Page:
The Origin and Evolution of Thali in Hindu Wedding

by TBG Admin in Bridal Guides |

The Thaali is one of the most sacred customs of a Hindu wedding. While we call it the ‘Thirumangalyam’ in South India, it is known as the Mangalsutra in the North. Unlike other ornaments, thaali is of great ceremonial significance. The holy thread symbolizes the real meaning of a Hindu marriage. 

Thaali in Hindu wedding

Hindu wedding (source)

So what does the thaali stand for? The Thirumangalyam is a mark of love, respect, and dignity and is presented to the wife by her husband at the auspicious hour of the marriage day. But do we know where this thaali custom originated? Let’s take a look.

In the 11th century, the poet Katchiyappa Sivachariar mentioned thaali for the first time in his book Kanthapuram! Later, in 12th-century poetry, Seikizhar and Kamban mentioned about thirumangalyam in the historical book Periyapuranam. Since then, the thaali ceremony was believed to have come into practice.

In North India, the Mangalsutra is in the form of a black and gold beaded necklace. Do you see this gold part of the chain? This represents Goddess Parvati, and the black beads symbolize Lord Shiva. 

Black and gold mangalsutra

Black and gold mangalsutra (source)

Before this tradition started, women wore a kungumam on their forehead and men wore rings on the toe.

Hindu wedding rituals

Kungumam in forehead (source)

In early times, thaali was worn only by Hindus and later converted Christians started wearing thaali. It is also believed that thaali depicts the union of the husband and the wife and also protects them from evil. Thaali is generally worn with a gold chain commonly known as saradu or “manja kayiru”

South Indian wedding rituals

Manja Kayiru (source)

In most circumstance, the thaali is brought from the groom’s side. Now let’s take a look at the different elements of the Thaali and what they mean! As per the customs, the thaali includes gold coins, gold roundels, corals, and bottu.

They may also include motifs like the moon, sun, Shiva lingam, Goddess Meenakshi, Thulasi, etc. as part of the design.

If you’re wondering how heavy it is, a thaali generally, thaali weighs between 4 to 8 grams which are made of 22 karats or 18 karat gold. 

So what do people who cannot afford gold do? In such cases, the groom ties a  turmeric thaali which is tied to the Manja Kayiru and considered as a Thirumangalyam.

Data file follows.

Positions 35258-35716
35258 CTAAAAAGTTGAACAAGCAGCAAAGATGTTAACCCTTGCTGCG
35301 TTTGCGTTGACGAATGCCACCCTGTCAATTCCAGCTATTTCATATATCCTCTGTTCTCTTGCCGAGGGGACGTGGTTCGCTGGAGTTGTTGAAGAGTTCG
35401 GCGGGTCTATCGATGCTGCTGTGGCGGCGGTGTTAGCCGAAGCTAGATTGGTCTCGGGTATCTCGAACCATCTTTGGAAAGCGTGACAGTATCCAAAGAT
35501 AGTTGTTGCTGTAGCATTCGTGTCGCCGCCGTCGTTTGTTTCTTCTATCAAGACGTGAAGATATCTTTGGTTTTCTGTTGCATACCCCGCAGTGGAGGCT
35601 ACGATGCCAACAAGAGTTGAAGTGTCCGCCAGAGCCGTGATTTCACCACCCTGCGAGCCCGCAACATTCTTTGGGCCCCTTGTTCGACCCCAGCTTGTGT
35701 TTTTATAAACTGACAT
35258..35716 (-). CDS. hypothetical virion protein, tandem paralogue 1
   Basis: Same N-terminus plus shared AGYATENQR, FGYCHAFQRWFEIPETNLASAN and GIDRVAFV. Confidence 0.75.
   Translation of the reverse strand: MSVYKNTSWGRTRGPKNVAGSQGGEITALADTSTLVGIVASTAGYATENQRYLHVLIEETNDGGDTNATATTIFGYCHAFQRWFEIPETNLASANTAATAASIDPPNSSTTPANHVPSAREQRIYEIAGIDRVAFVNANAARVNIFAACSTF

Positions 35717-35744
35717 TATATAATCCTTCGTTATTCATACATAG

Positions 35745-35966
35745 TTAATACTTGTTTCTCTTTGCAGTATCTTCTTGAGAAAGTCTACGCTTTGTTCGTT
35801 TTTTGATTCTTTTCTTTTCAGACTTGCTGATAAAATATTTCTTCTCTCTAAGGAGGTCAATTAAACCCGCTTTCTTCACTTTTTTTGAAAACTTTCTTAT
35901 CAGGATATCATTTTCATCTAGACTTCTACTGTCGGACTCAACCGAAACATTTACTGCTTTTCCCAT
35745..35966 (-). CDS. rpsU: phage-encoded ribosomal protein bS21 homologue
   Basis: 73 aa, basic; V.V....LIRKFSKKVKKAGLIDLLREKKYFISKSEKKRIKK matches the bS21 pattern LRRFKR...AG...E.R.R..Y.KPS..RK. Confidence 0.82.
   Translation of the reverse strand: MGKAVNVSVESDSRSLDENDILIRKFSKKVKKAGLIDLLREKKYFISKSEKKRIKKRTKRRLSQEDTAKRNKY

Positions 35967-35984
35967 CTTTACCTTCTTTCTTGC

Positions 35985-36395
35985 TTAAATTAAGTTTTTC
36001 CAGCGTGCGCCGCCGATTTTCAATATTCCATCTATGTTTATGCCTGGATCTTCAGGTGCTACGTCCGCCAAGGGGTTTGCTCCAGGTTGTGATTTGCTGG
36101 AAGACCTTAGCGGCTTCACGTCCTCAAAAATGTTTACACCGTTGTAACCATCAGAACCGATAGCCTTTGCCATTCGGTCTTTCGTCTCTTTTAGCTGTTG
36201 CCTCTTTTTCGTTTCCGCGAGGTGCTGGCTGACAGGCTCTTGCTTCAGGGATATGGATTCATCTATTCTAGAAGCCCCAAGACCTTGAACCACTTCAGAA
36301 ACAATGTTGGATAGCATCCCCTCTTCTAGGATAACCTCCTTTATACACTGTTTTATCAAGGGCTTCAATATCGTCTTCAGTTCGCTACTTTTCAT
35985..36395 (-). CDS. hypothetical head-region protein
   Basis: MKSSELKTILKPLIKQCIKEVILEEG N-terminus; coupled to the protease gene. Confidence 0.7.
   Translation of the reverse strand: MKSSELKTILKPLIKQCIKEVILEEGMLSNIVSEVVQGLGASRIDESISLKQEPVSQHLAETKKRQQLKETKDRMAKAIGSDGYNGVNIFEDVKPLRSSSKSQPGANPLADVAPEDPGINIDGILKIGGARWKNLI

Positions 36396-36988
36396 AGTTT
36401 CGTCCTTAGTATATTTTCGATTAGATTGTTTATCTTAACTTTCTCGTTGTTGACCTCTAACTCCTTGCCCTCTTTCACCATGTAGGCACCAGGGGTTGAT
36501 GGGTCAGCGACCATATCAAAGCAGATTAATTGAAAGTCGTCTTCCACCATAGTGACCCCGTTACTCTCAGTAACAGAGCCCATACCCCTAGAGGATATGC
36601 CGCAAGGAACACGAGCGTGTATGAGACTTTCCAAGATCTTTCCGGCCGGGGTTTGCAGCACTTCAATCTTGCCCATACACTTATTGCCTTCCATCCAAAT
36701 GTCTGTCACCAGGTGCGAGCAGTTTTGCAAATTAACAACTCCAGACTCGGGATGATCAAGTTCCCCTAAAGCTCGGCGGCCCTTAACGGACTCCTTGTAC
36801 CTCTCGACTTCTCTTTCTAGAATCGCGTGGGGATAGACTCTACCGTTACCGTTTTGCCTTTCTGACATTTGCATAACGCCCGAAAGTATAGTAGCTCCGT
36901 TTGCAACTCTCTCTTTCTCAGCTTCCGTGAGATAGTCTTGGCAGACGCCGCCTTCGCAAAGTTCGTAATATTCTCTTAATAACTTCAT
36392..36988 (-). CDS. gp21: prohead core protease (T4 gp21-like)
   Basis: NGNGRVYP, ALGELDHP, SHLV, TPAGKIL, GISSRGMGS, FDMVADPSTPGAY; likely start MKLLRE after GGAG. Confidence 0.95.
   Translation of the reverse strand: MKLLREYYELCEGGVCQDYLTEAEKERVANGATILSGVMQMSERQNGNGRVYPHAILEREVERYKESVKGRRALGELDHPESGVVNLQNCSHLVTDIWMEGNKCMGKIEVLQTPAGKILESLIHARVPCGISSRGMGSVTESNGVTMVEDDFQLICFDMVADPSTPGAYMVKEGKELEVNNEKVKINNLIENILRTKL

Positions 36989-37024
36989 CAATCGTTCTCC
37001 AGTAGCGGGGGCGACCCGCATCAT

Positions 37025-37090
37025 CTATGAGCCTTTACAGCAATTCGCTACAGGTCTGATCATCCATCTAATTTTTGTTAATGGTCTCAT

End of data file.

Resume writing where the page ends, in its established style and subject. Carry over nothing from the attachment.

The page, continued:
The irony is that the mangalyam should be worn in such a way that it should not be visible.

You may also like: Different Marriage Customs in India- All Culture and Religions 

Importance of thaali

Secrets of Thaali (source)

India is a land of diversity and this is very true in the case of the Thaali designs as well! Let’s take a look at the varied Thaali designs from region to region.

Meenakshi Sundareswarar Thaali- This design includes Lord Sundareswarar and Goddess Meenakshi.

Bottu Thaali- As you can see, the circular shaped gold design resembles the bindi placed in the forehead, giving it it’s name. This type of thaali is worn in Andhra Pradesh, along with coral and black beads.

Bottu Thaali Set

Bottu Thaali Set (source)

Shivlinga Thaali- The worshippers of Lord Shiva, commonly known as Iyers, wore this type of thaali.

Shivalinga Thaali

Shivalinga Thaali (source)

Thenkalai Namam Symbol Thaali- Iyengars, the worshipers of Lord Vishnu, wore this as Tamil was very important to them. The thaali has a Vishnu design embedded with a “W” cut in the bottom.

Annalakshmi Thaali is a grand Lakshmi thaali with parrots or peacock design border. This type of thaali is worn in Sivagangai, Madurai, Theni districts of Tamil Nadu.

Anna Lakshmi Thirumangalyam

Annalakshmi Thirumangalyam

Vadakalai Namam Thaali with Conch & Chakra- Worshipers of Lord Vishnu with Sudarshan Chakra. This Mangalyam design has Conch and Chakra with two “M” cut in the thaali.

Tulsi Sun Moon Thaali- Tulsi plant with Sun & Moon

Nagarathar Thaali- Take a look at this grand ornament. This Kalatheru is the most elaborate, with 34 pieces of gold.

Nagarathar Thaali Set

Nagarathar Thaali Set (source)